Despite the fact that frets were added to lutes and sitars centuries ago, the acoustic bass (also known as the “really big cello”) is still fretless today. And if it wasn’t for Leo Fender, the electric bass would be fretless too.
So there is a lot of history behind playing fretless. However, from the 50s through the 80s, it was very rare to find fretless players in rock bands. The goal was to get that solid, punchy sound and increase the sustain. And given the increased volume on stage, playing fretless was probably very risky, as you couldn’t hear yourself.
But as the 90s progressed, musicians became more interested in returning their sound to “the old days,” while looking for a distinctive tone. The acoustic guitar made a big comeback in rock, thanks to improved pickups and pre-amps. And the fretless bass made a quiet return as well. Tony Franklin made fretless fit on a hard-rock album with The Firm. And Kevin McCormack practically invented the early Melissa Etheridge sound with his slap & pop fretless work.
Others who play fretless include:
Sting, Mark Egan, Bill Wyman, Ron Carter, Mike Karn, Pino Paladino, Boz Burrell, Rick Danko(!), Jack Bruce (but not in Cream), John Deacon, Percy Jones, Steve diGiorgio, Billy Sheehan, Jeff Ament, Baghiti Khumato (Paul Simon’s Graceland). Thanks to the gang at ActiveBass for helping to compile this list.
What’s the Difference?
As explained in Tone Loco, the absence of a hard fret to anchor one end of the string causes the highest frequencies to be reduced. In addition, the string vibrating under your softer fingertip will have less sustain. In an upright bass, this creates a slightly thumpy sound, with little sustain. If you listen to some classic jazz, you may notice the bass player accentuating the lack of sustain by muting the strings, isolating each note.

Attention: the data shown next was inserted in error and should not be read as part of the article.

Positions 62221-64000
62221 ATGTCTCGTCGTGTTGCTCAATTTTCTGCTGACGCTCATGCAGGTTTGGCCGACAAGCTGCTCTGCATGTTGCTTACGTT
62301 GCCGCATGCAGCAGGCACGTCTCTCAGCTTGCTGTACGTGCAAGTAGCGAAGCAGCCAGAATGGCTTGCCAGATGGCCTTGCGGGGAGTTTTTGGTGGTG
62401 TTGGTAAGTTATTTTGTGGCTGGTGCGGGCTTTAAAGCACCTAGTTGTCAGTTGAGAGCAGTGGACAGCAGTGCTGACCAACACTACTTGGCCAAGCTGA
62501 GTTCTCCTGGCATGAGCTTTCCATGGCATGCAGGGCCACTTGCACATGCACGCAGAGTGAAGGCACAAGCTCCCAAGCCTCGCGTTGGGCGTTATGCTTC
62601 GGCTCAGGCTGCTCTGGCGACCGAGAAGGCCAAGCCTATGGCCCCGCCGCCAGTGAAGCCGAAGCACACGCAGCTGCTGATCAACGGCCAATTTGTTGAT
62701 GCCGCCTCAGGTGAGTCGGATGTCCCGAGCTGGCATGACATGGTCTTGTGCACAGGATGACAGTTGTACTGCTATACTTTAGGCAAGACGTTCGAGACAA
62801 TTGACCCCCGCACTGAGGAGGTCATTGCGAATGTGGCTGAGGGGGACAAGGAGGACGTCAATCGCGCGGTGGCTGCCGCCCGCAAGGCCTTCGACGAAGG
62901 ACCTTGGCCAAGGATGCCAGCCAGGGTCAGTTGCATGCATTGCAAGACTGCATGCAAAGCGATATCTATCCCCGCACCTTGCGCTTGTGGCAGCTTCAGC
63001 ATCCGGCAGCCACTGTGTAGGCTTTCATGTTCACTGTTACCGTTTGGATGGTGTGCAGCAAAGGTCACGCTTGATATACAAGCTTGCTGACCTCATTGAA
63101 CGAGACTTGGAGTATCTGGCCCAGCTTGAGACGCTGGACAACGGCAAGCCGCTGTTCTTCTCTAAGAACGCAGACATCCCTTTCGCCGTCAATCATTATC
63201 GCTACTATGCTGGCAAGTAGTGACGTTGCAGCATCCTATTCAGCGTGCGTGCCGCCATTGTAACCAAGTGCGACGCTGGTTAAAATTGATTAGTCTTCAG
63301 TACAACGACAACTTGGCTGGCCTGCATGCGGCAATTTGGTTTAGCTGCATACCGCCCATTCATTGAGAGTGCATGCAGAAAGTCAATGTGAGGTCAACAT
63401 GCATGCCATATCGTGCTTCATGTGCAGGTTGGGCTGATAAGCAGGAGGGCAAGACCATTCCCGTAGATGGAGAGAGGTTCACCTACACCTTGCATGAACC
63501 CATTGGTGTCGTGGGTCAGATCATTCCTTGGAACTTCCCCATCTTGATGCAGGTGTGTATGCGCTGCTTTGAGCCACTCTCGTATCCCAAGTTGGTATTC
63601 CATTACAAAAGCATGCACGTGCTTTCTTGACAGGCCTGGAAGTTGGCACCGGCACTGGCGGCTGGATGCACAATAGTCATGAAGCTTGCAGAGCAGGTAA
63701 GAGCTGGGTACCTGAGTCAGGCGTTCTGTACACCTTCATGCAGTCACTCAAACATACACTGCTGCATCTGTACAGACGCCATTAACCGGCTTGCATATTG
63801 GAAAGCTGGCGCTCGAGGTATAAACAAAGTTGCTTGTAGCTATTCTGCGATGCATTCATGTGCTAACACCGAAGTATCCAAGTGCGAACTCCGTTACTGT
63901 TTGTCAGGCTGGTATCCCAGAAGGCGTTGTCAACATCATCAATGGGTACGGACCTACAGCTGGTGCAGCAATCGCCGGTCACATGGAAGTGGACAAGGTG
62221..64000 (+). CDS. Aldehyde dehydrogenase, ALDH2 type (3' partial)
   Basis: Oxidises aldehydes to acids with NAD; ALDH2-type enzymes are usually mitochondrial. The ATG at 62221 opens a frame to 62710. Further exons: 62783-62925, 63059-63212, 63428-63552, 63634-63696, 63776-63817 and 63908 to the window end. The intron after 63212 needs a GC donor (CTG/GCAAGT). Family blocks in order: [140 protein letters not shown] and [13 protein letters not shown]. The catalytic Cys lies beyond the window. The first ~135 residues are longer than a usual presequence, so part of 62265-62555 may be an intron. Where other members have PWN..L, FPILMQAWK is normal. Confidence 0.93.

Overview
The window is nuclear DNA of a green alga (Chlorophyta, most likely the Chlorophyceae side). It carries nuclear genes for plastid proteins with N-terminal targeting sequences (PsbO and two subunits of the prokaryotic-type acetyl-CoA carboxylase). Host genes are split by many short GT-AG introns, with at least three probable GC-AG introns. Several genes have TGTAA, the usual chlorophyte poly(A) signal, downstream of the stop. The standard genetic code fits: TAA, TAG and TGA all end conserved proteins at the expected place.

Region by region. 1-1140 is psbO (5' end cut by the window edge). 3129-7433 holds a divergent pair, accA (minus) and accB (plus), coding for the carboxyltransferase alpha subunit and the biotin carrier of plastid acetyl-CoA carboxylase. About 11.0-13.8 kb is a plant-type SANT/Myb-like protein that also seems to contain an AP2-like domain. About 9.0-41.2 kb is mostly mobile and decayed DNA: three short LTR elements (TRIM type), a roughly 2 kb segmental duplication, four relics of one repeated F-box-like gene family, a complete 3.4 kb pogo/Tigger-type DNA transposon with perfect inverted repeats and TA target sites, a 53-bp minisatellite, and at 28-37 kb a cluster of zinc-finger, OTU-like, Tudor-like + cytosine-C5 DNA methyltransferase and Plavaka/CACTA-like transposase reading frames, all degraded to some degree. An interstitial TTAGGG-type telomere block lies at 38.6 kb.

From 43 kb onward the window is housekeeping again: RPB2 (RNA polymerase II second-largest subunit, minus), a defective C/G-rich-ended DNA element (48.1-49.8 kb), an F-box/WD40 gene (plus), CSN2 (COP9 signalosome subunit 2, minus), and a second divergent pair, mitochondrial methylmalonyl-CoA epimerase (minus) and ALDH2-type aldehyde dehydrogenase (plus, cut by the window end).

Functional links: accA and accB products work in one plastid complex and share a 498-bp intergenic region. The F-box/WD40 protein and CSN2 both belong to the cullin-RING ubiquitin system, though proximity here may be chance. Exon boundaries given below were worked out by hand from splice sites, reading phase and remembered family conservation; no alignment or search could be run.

Modern fretless basses benefit from better strings and pickups, so the tone is not quite so limited, and reasonable sustain can be achieved. I can get either a round, smooth sound or a warm, sax-like tone from my Jazz bass with my silk-wound strings. I often select my fretless just to get the best tone that matches the song. If you install round-wounds you can even get a bright rock sound.
Of course, the biggest difference is that you have to figure out almost exactly where to put your fingers to fret the note perfectly. Most fretless necks have locating dots on them at the 3rd, 5th, 7th, 9th, and 12th frets, but even then it can be difficult to locate the right spot for the 1st or 11th fret. This requires a reasonably good ear, and practice. However, it’s not overly difficult to learn how to adjust.
Some necks come with fret lines embedded in the neck, usually with a similar piece of wood going cross-ways where the fret should be. I’ve even seen a neck where the fret lines were done with a maple (white) stripe across a rosewood neck. It looked ugly to me, but at least you know where to put your fingers.
Slip Sliding Away